Illya chuckled as a wine waiter arrived with a bottle of Chianti, displaying the label for Napoleon's approval. Following Napoleon's nod, he poured two glasses, leaving the bottle behind. Another waiter arrived with a basket of freshly baked bread and he too faded into the background.
Sipping the wine, nodding his approval, Illya considered the implications of what Alphonse had said. He helped himself to some bread, evidently this was some place special and Napoleon did not often bring a guest.
The waiter returned with Bruschetta to start, followed by two plates of crisp green salads that was almost too colorfully beautiful to eat. Illya watched in amazement as Napoleon dug into both with gusto. The two men talked of inconsequential things as the meal progress to delectable pasta and finally a sherbet and coffee. This was a side of Solo his partner had never seen before. As the meal moved to a close, Illya felt a twinge of regret that the evening was about to end.
Something must have shown on his face, because Napoleon put his cup down and said, “I’ve been thinking. Instead of the usual bar hopping, why don’t we do something really different?” Napoleon looked intently at the Russian. “Have you ever been to the top of the empire state building?”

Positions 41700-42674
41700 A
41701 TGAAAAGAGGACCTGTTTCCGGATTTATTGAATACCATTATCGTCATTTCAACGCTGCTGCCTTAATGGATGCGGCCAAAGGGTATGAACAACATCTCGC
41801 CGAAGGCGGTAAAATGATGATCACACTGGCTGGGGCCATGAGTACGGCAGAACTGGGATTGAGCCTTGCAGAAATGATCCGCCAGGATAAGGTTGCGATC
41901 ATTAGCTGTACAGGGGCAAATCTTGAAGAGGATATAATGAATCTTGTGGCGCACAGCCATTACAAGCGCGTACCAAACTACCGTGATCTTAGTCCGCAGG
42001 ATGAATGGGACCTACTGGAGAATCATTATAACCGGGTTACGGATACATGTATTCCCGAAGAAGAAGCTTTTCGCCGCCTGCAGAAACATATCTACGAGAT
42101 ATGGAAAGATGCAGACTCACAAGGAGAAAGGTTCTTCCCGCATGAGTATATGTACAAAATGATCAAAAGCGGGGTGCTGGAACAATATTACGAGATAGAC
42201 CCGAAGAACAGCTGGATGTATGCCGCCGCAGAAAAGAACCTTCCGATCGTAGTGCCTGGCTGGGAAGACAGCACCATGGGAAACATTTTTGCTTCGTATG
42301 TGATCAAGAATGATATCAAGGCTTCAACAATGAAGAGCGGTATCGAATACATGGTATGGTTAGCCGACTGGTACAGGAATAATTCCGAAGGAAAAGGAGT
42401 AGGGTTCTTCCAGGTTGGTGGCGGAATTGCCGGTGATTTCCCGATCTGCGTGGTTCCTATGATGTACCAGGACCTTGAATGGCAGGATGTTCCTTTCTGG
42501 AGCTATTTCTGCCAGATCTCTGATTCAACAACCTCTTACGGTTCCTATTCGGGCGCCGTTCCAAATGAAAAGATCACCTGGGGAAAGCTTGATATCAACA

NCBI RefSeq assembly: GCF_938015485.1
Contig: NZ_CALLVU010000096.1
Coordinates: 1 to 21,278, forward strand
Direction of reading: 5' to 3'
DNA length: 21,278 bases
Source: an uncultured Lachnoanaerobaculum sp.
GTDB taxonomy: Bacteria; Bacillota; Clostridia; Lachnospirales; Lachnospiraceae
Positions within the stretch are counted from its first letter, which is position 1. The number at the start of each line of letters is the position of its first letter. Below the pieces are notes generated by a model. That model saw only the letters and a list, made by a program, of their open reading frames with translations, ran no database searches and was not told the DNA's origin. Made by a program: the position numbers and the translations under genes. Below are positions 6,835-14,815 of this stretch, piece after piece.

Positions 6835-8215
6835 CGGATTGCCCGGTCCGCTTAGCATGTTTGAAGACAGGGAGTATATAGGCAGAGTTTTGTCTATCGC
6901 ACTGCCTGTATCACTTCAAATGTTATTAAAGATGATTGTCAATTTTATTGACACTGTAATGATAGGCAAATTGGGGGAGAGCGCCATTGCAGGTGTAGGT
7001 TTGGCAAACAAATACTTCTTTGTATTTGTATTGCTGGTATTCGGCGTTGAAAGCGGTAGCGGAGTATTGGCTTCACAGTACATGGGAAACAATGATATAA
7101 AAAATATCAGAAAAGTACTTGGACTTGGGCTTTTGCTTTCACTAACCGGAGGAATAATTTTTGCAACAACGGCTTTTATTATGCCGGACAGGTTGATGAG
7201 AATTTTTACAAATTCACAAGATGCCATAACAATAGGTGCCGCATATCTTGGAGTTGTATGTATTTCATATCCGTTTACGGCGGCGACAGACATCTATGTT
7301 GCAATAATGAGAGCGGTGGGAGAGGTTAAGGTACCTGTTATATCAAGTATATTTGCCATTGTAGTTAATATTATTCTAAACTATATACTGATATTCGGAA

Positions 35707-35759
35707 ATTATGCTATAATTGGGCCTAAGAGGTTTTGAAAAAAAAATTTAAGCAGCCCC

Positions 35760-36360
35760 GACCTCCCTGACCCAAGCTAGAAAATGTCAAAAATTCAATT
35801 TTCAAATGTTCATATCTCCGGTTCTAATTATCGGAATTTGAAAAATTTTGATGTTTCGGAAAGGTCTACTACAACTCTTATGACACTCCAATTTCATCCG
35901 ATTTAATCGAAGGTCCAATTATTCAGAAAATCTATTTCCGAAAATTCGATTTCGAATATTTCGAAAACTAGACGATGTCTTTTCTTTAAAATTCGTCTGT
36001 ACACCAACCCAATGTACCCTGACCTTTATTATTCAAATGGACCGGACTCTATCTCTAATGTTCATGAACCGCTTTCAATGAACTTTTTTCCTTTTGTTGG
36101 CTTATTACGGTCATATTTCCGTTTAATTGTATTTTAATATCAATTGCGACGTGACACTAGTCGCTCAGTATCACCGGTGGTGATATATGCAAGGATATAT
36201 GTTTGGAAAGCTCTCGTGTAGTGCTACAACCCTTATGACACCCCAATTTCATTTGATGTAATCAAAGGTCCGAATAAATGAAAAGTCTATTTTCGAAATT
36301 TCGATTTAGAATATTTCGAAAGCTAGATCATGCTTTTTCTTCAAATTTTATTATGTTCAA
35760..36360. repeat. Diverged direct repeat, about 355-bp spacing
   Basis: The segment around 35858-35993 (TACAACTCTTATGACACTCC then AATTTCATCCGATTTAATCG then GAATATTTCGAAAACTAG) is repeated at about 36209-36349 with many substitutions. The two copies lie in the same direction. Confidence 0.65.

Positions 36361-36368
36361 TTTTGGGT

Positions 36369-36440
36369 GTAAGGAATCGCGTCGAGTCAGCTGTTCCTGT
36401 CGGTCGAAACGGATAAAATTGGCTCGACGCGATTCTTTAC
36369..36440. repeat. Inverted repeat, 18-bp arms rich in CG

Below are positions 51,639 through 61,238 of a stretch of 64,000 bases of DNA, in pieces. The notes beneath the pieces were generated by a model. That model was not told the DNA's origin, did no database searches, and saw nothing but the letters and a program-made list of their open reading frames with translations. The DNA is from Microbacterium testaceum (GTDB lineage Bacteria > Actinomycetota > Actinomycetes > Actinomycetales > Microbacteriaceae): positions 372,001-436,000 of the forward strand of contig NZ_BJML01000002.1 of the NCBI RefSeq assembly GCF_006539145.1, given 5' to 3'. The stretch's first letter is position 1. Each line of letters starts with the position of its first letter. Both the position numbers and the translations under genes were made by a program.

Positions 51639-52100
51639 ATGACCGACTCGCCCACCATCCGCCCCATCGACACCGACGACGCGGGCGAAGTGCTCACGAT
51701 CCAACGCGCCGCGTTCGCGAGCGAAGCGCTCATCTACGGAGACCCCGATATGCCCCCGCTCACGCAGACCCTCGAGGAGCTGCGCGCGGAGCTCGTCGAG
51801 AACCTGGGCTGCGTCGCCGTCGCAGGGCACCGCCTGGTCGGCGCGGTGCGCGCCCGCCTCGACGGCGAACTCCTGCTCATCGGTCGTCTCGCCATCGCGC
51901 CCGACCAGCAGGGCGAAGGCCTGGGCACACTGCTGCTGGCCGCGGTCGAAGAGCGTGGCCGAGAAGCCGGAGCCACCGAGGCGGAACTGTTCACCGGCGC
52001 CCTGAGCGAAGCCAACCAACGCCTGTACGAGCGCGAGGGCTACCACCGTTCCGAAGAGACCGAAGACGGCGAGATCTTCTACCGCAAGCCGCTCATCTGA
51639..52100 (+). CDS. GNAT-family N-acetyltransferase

Illya was speechless, what a strange question. It really didn’t matter, Illya was enjoying himself and if Napoleon wanted to go to the empire state building, Illya laughed thinking that Napoleon was possibly joking. He changed his mind after seeing the disappointment in Napoleon's eyes and decided that he was willing to go along. “Not recently.”
Napoleon flashed a sincere smile and waved the waiter over asking for the bill. After paying and extending profuse complements the two friends left.
The two men stood at the top of the empire state building. Napoleon, the wind blowing through his hair, rested his arms on the rampart. Looking down on the lights of the city as the shone. His city…and Illya’s as well.
Illya stood to the side of him, reading statistics aloud from the guide book.